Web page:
Now that they do, it's a different ball game. And if the stories are true that GS is working on a direct competitor to OnLine (streaming PC service), then there is even more to worry about if you're GS.

The real problem I saw here is that this was a real missed opportunity to both parties. Had they worked together, I'm sure Square could have packaged a code for the Impulse version of the game, which would have helped GS spread the install base of their fledgling digital arm. But they didn't, and now GS has a bunch of egg on their face.

GS opening copies of new games is nothing new. That's been standard practice for years. They used to open at least one copy of every new game for display. If they sold their last copy, it sold as an open "new" copy. That was always hard to deal with considering PC games that had one time use codes and all, but regardless it's nothing new. Stealing packaged product however... that's something new and vicious altogether. When they realized what happened, they should have immediately returned the product instead of deceiving customer and vendor alike.

annon said:

So, I too work at Gamestop. We dont sell PC games at our store so I guess this isnt an issue for me but I read SO much hate on gamestop online. Our store is great and friendly. We have to follow procedure. Just because Im not allowed to return your opened game, doesnt mean I dont feel for you. I would never look at anyone like their stupid if they tried to return a game. People get nasty with us daily. Its a REALLY hard job. Harder than physical labor and other public and customer related jobes. So please be nicer to Gamestop employees. Many of them try. If you have a bad gamestop (Ive been into SO many rude and pretencious ones before) then find another.

tropicofanatic said:

@annon Harder than physical labor? C'mon, drop the hyperbole. I imagine you get a lot douchebags in your line of business, but c'mon, all you guys do is play video games and stock shelves all day. Plus, Gamestop has always had a special place in hall of hatred for taking the games out of packages, putting them behind the counter and selling them as "new". Sorry, but if the factory shrink wrap is taken off, it is not "new". Also Gamestop has been ripping off gamers, buying their old games for pennies and then reselling them, usually without manual or decent cover, for like two dollars under new retail price. The best thing about digital distribution is that it is killing middle men like Gamestop.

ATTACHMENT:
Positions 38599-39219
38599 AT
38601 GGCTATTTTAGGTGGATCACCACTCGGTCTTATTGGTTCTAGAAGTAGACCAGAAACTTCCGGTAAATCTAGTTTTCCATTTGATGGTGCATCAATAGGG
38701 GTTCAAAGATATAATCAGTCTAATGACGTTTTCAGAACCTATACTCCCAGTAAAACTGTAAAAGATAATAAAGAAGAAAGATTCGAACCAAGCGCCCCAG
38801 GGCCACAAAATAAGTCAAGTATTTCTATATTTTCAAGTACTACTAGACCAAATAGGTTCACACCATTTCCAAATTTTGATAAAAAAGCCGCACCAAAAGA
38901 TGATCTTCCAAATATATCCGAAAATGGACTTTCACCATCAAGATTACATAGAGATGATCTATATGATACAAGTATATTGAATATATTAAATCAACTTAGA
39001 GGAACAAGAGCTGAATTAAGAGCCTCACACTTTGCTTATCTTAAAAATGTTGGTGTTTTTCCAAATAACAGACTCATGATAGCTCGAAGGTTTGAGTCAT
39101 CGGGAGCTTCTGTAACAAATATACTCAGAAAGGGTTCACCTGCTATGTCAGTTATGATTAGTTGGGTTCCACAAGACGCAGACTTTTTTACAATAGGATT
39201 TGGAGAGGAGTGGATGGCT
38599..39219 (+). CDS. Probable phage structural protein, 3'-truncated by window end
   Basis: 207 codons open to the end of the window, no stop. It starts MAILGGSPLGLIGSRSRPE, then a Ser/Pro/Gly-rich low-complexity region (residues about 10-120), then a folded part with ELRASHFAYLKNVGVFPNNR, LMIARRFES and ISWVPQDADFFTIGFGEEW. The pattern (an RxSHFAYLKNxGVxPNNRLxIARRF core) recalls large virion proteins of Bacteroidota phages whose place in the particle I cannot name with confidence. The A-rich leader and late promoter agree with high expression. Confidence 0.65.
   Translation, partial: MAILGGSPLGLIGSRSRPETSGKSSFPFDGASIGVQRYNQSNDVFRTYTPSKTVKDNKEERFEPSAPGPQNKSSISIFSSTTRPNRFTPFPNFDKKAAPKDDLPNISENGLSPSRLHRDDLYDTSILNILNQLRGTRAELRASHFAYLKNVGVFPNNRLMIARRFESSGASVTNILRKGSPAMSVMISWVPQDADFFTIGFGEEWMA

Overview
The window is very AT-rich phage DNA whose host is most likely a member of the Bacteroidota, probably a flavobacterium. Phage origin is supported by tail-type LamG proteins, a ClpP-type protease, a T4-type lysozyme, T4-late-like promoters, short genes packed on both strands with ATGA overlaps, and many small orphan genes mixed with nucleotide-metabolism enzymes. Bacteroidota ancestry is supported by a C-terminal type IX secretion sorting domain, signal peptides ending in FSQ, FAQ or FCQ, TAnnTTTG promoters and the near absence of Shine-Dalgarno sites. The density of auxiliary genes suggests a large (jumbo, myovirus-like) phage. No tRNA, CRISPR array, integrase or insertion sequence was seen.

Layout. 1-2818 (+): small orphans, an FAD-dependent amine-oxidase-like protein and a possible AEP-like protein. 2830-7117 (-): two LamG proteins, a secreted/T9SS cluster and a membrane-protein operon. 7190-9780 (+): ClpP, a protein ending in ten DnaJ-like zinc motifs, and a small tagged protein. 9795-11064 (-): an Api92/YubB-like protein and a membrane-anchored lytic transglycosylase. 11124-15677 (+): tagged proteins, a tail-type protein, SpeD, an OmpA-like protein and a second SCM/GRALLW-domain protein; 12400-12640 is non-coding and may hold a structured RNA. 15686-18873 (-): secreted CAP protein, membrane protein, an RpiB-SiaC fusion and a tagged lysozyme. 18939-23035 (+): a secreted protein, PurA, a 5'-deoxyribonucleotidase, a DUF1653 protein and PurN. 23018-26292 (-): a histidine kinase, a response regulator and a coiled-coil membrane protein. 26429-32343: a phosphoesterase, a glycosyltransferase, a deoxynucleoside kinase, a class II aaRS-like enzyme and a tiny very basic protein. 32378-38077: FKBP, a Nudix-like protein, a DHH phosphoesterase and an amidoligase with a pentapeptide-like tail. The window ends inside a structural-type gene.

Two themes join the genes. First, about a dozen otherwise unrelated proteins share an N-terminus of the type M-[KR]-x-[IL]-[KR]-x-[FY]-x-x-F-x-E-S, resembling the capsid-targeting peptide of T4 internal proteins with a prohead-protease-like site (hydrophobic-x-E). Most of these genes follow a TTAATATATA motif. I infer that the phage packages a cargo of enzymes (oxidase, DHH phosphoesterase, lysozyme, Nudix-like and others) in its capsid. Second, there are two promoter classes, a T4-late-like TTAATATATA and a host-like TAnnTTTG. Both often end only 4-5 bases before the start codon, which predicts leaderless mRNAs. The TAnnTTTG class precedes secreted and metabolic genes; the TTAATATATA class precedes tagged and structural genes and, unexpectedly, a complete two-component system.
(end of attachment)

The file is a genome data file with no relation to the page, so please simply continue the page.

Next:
insiderinfo said:

I've had a number of jobs at other retailers, and i can say, with certainty, that GS is one of the easiest jobs I've ever had. Now, contrary to popular belief, we do not play video games all day. God how i wish! But, that said, the day to day of the job is not difficult, tedious and repetitive at times, but i play RPGs so I'm very used to that.

At any rate, @annon try food serivce sometime and you will miss GS desperately. And @tropicofanatic the whole taking it out of the plastic for a display has always rubbed me the wrong way, but short of putting every single game behind a glass display, there isn't really a way to deal with the volume. And i know, places like Wal-mart do that. But stores like GS can't justify the added security measures not to mention the sacrifice of storage space to keep every game inside its original packaging. I think everyone is entitled to their opinion, and i know that GS isn't perfect and i am not here to make that claim. GS does provide a valuable service to the gaming community, and if you play the system right, the trade value works in your favor. But that, like most sales, is all about timing and watching for particularly good deals.